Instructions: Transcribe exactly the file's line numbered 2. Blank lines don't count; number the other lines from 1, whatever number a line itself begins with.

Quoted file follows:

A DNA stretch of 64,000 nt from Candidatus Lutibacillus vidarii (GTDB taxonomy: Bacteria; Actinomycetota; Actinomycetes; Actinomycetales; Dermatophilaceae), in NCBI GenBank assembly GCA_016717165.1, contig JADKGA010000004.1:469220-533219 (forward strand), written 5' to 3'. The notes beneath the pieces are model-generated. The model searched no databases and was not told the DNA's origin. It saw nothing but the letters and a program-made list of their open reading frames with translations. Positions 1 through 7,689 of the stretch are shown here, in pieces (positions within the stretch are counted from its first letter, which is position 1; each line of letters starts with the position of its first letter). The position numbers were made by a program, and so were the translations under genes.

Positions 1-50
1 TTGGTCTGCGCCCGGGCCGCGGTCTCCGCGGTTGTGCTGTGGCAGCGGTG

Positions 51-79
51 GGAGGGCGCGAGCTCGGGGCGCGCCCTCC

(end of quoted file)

Positions 1-50